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United States ex rel Felix Haro Construction, Inc. v. St. Paul Fire and Marine Insurance Co.

June 23, 2009

UNITED STATES OF AMERICA FOR THE USE AND BENEFIT OF FELIX HARO CONSTRUCTION, INC., PLAINTIFF,
v.
ST. PAUL FIRE AND MARINE INSURANCE COMPANY, ET AL., DEFENDANTS.



The opinion of the court was delivered by: Sandra M. Snyder United States Magistrate Judge

ORDER VACATING HEARING ON PLAINTIFF'S APPLICATION FOR DEFAULT JUDGMENT AND DEEMING MOTION SUBMITTED (DOC. 32) Vacated hearing date: June 26, 2009

FINDINGS AND RECOMMENDATIONS TO DENY PLAINTIFF'S APPLICATION FOR DEFAULT JUDGMENT AGAINST DEFENDANT RWC, INC., AND TO VACATE THE CLERK'S ENTRY OF DEFAULT (DOC. 22)

Plaintiff is proceeding with counsel with a civil action in this Court. The matter has been referred to the Magistrate Judge pursuant to 28 U.S.C. § 636(b) and Local Rules 72-302 and 72-303. Pending before the Court is Plaintiff's application for default judgment against Defendant RWC, Inc., filed on March 24, 2009, along with a memorandum and declarations of Darryl J. Horowitt and Alonzo Haro.

I. Background

Plaintiff is proceeding with an action commenced on September 21, 2007, by the filing of a complaint alleging claims against various contractors involved in the construction of employee housing for the Curry Village Project, including a claim against Defendant RWC, Inc., for breach of contract (cmplt., ninth claim, ¶¶ 75-82) seeking damages according to proof, interest at the legal rate from October 20, 2006, costs of suit, and reasonable attorney's fees (id., pp. 18-19). It was alleged that Defendant Rwc, Inc. was a California corporation with its principal place of business in the County of Calaveras, state of California. (Cmplt. ¶ 8.)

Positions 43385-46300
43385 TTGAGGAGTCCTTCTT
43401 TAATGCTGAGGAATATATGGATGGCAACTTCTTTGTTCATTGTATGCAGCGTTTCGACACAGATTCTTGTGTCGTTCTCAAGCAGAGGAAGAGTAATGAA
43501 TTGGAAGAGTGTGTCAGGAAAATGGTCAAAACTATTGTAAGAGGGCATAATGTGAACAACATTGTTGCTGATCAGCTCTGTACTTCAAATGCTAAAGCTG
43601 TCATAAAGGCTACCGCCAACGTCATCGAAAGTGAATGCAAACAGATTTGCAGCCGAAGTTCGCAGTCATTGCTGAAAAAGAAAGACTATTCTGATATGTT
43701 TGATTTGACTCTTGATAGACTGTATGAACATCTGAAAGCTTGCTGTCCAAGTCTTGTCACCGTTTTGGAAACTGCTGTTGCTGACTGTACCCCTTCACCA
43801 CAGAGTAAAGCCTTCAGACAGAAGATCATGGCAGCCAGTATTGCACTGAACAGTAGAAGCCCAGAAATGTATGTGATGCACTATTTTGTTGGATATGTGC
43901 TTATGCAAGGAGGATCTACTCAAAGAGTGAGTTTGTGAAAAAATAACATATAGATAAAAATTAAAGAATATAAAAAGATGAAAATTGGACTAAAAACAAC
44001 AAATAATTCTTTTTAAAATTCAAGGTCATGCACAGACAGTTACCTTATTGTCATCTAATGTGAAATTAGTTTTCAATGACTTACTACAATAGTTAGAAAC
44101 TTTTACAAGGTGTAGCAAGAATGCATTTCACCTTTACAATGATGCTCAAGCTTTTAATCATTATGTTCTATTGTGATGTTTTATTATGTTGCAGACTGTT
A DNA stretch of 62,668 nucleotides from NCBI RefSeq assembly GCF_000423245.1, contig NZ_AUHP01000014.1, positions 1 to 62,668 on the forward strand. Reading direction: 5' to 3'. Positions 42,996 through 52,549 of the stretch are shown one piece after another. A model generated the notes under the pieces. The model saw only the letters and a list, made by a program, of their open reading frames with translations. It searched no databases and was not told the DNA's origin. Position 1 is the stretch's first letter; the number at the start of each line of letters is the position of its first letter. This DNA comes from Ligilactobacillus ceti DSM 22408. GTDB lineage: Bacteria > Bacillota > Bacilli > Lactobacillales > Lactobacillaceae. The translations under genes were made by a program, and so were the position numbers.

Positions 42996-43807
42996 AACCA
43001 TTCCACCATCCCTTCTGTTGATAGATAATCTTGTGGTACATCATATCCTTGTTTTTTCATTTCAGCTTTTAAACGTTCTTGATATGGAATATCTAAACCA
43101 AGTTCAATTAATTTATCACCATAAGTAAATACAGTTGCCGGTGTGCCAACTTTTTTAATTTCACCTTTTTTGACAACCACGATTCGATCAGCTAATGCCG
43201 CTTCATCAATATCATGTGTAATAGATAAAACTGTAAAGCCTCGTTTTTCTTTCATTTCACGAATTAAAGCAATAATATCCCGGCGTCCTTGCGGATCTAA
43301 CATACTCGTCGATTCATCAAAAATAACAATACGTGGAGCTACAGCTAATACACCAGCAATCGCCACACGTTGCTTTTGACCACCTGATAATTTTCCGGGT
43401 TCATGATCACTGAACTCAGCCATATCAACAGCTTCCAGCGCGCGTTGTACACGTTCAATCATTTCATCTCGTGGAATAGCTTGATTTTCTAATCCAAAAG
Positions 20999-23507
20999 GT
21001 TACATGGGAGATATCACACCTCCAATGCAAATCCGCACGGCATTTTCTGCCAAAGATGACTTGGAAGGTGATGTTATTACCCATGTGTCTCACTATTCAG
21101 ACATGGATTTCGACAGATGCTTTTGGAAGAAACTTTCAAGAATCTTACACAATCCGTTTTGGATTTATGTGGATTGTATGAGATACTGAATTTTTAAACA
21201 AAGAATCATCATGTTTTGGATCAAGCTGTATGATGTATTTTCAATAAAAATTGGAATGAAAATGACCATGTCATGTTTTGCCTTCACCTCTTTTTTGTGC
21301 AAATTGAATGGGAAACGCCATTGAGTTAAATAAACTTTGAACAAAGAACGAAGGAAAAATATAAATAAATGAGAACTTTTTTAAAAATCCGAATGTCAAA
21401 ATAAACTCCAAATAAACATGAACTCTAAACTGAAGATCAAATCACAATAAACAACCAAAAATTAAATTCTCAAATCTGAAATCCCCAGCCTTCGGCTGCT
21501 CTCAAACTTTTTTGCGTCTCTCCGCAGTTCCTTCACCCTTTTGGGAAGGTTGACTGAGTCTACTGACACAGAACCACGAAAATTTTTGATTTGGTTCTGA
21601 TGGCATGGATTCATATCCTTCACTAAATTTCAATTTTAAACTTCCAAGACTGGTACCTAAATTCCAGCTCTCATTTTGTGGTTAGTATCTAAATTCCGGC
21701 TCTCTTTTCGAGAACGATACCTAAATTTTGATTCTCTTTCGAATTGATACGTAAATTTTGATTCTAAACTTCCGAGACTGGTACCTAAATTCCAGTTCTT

Plaintiff's application for default judgment was filed on March 24, 2009, along with a memorandum, the declarations of counsel Darryl J. Horowitt and of Alonzo Haro, and a proposed judgment.

One hearing was vacated, and the matter was reset for hearing on June 26, 2009. Plaintiff was given an opportunity to submit additional materials and briefing concerning the application by order dated and served on May 7, 2009, but no additional materials were submitted.

II. Vacating the Hearing on the Motion

Pursuant to Rule 78-230(h) of the Local Rules of Practice for the United States District Court, Eastern District of California, the Court finds that the application of Plaintiffs for default judgment is a matter that may appropriately be submitted upon the record and briefs.

Accordingly, the hearing on the motion, presently set for June 26, 2009, at 9:30 a.m., IS VACATED, and the motion IS DEEMED SUBMITTED to the Court for decision.

III. Requirements for Entitlement to Default Judgment

A court has the discretion to enter a default judgment against one who is not an infant, incompetent, or member of the armed services where the claim is for an amount that is not certain on the face of the claim and where 1) the defendant has been served with the claim; 2) the defendant's default has been entered for failure to appear; 3) if the defendant has appeared in the action, the defendant has been served with written notice of the application for judgment at least three days before the hearing on the application; and 4) the court has undertaken any necessary and proper investigation or hearing in order to enter judgment or carry it into effect. Fed. R. Civ. P. 55(b); Alan Neuman Productions, Inc. v. Albright, 862 F.2d 1388, 1392 (9th Cir. 1988). Factors that may be considered by courts in exercising discretion as to the entry or setting aside of a default judgment include the nature and extent of the delay, Draper v. Coombs, 792 F.2d 915, 924-925 (9th Cir. 1986); the possibility of prejudice to the plaintiff, Eitel v. McCool, 782 F.2d 1470, 1471-72 (9th Cir.1986); the merits of plaintiff's substantive claim, id.; the sufficiency of the allegations in the complaint to support judgment, Alan Neuman Productions, Inc., 862 F.2d at 1392; the amount in controversy, Eitel v. McCool, 782 F.2d at 1471-1472; the possibility of a dispute concerning material facts, id.; whether the default was due to excusable neglect, id.; and the strong policy underlying the Federal Rules of Civil Procedure that favors decisions on the merits, id.